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Wednesday, June 12, 2013

Kitchen stove as pulpit (a simple lesson in Grace)

to put off your old self which belongs to your former manner of life and is corrupt through deceitful desires,  and to be renewed in the spirit of your minds, and to put on the new self, created after the likeness of God in true righteousness and holiness.
Ephesians 4:22-24 (ESV)


I walked past my fruit bowl looking guiltily at the pears. They sat on the sideboard forgotten and once beautiful. The last time I ate one my system was a little off. I hadn’t been back and they ‘d quickly moved well past prime. I just didn’t want to throw them away. Purposefully, I walked them into the kitchen.  Truthfully, I walked the bowl into the kitchen. I intended to use it for something else. Lesson One…we often pray (wish/hope/beg) when we feel we have nothing else. Sometimes we return to worship, return to God as part of a bargain. I don’t think He cares. He is expert at taking broken, misshapen, mistakenly deployed resources and putting them to right use. It’s what He does. He is God. 
sermon preached at my kitchen stove?
"let go and believe." there is nothing we can
do to become something new
and better without God’s Grace.
TWEET A LESSON


Purposefully, I walked them into the kitchen.  Truthfully, I walked the bowl into the kitchen. I intended to use it for something else. Once I washed and redeployed the bowl, I melted butter into a saucepan. Lesson Two…profound change often means taking the heat. I peeled and sliced the pears, or more accurately what was left of them into the sizzle and pop of melting butter. An idea was forming, and more than a recipe, it was a simple lesson in Grace.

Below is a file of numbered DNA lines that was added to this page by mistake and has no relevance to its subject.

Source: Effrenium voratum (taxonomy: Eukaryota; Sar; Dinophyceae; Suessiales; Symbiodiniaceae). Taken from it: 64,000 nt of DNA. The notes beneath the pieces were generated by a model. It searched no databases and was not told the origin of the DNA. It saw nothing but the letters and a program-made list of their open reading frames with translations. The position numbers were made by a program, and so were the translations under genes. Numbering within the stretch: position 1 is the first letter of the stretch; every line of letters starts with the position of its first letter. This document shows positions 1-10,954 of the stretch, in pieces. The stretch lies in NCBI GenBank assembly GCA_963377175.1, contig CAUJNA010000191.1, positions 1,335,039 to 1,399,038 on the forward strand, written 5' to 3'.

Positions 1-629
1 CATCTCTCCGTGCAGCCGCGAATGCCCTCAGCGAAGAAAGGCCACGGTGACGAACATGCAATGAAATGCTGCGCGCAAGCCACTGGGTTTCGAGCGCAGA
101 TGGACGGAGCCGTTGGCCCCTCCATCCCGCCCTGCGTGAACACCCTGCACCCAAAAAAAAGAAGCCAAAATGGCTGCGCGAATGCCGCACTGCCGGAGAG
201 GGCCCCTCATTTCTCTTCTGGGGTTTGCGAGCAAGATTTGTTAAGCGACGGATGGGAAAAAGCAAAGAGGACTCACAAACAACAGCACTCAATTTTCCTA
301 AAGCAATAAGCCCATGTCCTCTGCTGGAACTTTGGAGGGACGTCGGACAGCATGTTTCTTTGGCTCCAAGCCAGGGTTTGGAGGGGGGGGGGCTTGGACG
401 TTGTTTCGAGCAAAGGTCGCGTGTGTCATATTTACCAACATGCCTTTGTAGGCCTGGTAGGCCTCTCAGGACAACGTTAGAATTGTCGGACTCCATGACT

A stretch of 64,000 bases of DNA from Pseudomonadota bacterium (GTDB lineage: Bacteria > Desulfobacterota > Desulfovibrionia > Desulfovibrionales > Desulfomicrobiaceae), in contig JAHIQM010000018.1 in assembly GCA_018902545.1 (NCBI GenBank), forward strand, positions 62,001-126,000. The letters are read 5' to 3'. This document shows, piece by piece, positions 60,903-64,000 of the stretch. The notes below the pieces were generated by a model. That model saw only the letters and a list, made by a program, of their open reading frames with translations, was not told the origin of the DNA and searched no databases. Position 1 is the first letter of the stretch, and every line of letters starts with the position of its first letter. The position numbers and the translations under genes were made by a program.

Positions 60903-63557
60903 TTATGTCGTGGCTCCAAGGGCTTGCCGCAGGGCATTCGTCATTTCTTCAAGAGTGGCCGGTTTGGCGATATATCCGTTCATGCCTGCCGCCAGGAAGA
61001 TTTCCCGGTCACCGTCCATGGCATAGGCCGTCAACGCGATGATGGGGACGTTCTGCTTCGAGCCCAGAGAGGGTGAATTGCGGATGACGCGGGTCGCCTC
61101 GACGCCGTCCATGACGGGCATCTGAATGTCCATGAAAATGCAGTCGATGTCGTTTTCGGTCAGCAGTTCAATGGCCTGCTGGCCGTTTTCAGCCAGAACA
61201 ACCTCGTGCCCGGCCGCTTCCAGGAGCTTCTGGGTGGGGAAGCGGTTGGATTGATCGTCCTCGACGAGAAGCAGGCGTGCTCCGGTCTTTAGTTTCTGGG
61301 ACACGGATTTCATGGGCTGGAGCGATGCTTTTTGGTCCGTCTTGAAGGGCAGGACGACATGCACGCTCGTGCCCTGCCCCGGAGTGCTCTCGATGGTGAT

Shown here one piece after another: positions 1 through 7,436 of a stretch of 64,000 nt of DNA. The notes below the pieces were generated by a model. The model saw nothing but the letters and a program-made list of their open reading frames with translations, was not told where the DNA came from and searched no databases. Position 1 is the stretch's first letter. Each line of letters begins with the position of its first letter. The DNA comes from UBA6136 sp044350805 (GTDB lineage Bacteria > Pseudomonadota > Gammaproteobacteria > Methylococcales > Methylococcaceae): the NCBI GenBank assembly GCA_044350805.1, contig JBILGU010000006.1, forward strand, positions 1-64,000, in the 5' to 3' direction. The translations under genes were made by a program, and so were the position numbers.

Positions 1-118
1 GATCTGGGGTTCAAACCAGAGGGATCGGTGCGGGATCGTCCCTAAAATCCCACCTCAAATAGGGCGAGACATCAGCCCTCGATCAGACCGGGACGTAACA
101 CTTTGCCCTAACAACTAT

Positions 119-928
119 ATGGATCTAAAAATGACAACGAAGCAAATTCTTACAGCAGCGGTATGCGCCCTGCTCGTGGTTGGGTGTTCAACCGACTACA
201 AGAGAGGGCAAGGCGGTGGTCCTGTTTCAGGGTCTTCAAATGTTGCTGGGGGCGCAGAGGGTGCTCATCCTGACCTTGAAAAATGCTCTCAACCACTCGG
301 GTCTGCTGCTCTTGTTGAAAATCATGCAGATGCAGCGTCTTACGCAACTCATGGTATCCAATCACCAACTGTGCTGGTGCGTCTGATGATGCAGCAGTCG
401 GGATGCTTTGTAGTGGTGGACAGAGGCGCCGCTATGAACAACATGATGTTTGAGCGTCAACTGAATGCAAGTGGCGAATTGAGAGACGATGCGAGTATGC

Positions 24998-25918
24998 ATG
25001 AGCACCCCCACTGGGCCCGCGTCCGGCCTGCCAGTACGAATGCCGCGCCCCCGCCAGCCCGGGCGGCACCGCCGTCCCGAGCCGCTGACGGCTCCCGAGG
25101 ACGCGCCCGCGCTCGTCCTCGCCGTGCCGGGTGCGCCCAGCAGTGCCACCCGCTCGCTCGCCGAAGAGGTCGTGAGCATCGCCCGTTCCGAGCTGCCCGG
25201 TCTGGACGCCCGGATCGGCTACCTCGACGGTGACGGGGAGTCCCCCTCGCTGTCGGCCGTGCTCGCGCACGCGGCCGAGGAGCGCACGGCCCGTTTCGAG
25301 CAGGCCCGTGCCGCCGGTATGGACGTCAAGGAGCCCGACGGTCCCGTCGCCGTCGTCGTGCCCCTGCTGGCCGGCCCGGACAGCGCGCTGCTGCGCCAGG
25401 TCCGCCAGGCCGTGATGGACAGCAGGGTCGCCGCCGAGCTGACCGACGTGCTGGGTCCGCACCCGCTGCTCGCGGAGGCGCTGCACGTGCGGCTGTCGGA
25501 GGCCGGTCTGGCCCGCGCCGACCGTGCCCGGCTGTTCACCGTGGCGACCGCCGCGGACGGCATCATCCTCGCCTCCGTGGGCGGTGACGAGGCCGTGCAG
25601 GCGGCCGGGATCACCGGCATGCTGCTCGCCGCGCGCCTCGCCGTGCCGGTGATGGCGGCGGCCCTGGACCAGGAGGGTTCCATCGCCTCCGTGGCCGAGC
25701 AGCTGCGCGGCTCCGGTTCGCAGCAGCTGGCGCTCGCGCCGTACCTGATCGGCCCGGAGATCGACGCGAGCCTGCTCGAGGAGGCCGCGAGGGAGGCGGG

I mashed the pears, let them cook down, covered the pot and walked away. Lesson Three…transformation by Grace takes time, and patience, and often some pain. (it probably hurts to have your form crushed to nothing by a potato masher).  I left the kitchen, trusting the process (Lord, let my faith be like my confidence in the kitchen) and went away to do something else. While I am patient in some things, I am entirely IMPATIENT in awaiting the Will of God. I know He doesn’t care about my impatience. He is God.

Maybe thirty minutes later I return to my kitchen. There is a caramel-ly golden, thickening, sticky mixture in my pot to which I add a little sugar, a little ginger (and then a little more), ground cardamom, and a wooden spoon for tasting. I am creating ginger pear butter from what would have been garbage,  or at the very least compost, and then there is the lesson in Grace.

We are, each of us, passed over fruit. A little bruised, a little wanting, awful sad. God sent me into my dining room this morning for a bowl and a lesson. In writing to the church at Ephesus,  Paul encouraged the faithful to leave their old selves behind. Who we were, who we’ve become, is not good enough for very long (like my pears). They (we) need Grace to be put to right use. They (we) have to suffer profound change, which probably means taking the heat. They (we) need time, patience, and faith.

What was the sermon preached at my kitchen stove? Sometimes you’ve got to let go and believe. My pears weren’t any good as pears any longer, and there was nothing they could do to become something new and better on their own. They needed transformation as desperately as we need God’s Grace.


Can’t wait to slather my gingered pear butter on some homemade biscuits…and when I do, I will have yet another reminder of the goodness of the Lord.



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